In Blood Bags, American photography student Tracy (Makenna Guyler) is studying abroad in Italy. As part of her portfolio, she is photographing unique and historic architecture. One day she and friend Petra (Marta Tanayan) are walking around town when Tracy sees the perfect house for her project. The two of them sneak into the seemingly abandoned mansion, and Tracy sets up a tripod in one of the rooms. So, Petra goes exploring the house. That is when she is attacked by the Creature (Mario Cellini).
Meanwhile, two Italian police officers, Antonio (Salvatore Palombi) and Laura (Denitza Diakovska) are investigating an abandoned car. This leads them to the same house that the students explored. Their arrival coincides with that of Vittorio (Alberto Sette), a man with some sort of connection to the Creature. Now, Tracy, Alex (Emanuele Turetta) who is also trapped, and the cops have to figure out what the creature and Vittorio want with them. And for them to discover a way out… alive.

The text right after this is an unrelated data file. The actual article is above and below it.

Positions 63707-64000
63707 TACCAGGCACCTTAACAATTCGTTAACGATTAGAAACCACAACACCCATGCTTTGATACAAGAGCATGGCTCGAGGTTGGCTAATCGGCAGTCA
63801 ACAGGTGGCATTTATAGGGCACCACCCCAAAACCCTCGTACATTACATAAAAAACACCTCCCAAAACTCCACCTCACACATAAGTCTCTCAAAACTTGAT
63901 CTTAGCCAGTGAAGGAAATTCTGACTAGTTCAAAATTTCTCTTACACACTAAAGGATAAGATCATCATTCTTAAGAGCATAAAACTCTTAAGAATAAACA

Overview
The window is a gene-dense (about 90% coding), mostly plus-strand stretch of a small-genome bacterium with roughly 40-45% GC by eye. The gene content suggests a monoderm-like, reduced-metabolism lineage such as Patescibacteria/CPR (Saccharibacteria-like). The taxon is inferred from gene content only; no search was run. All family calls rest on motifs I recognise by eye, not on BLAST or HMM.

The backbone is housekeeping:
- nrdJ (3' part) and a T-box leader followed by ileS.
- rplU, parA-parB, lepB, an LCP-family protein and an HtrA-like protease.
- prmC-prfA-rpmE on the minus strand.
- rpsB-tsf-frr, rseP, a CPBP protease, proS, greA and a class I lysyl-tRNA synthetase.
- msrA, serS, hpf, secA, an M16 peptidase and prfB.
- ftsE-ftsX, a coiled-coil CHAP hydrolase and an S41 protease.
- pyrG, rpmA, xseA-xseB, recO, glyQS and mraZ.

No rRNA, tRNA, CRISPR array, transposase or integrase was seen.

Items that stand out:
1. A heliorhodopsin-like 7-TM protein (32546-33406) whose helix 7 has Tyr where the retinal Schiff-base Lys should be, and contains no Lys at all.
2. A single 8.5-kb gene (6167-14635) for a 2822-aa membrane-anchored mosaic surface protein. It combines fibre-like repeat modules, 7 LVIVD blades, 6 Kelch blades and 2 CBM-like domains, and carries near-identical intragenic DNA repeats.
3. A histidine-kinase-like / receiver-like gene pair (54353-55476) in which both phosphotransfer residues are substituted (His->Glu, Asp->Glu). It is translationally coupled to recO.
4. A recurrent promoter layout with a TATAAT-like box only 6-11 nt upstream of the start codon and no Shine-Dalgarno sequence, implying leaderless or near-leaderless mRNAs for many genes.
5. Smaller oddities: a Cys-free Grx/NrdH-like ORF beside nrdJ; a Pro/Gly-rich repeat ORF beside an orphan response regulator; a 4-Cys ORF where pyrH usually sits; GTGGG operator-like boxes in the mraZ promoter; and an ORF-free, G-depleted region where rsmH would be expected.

“… two of them sneak into the seemingly abandoned mansion…attacked by the Creature.”
For the first hour, or so, Blood Bags struggles to find an identity of its own. Don’t misunderstand, director Emiliano Ranzani helms a competently made picture, which moves at a decent pace. Antonio and Laura are layered and intelligent people. Thus, whenever they are onscreen, the film picks up considerably. Plus, Alessandro Mattiolo’s cinematography creates a creepy looking and atmospheric film. Though the full extent of a seemingly abandoned mansion, with all of its hideaways, halls, and spare rooms, is not explored enough to give the setting a personality.
But, from just before the cops enter the buildings, roughly 5-minutes earlier, onward, Ranzani brings a kineticism heretofore missing from earlier in the motion picture. There is a Giallo-inspired dream sequence that is worth the price of the movie all by itself. Plus, this is also when, from a story perspective, the two halves merge together, and the viewer is treated to context about the creature and the enigmatic Vittorio. It is shocking to find out how much the audience has come to invest in Tracy and the other (hopeful) survivors.
I think this mostly has to do with Ranzani and David Mela’s script. See, Tracy and the other university students are generic as they come. The various actors in those respective roles are good and likable. The screenplay does allow each of them distinctive personalities (which is rarer than you might think), but their backstories have been played out to death in a hundred different movies. As such, there is only so much the viewer can invest in the students.
"…these two Italian cops, Antonio and Laura, are a breath of fresh air."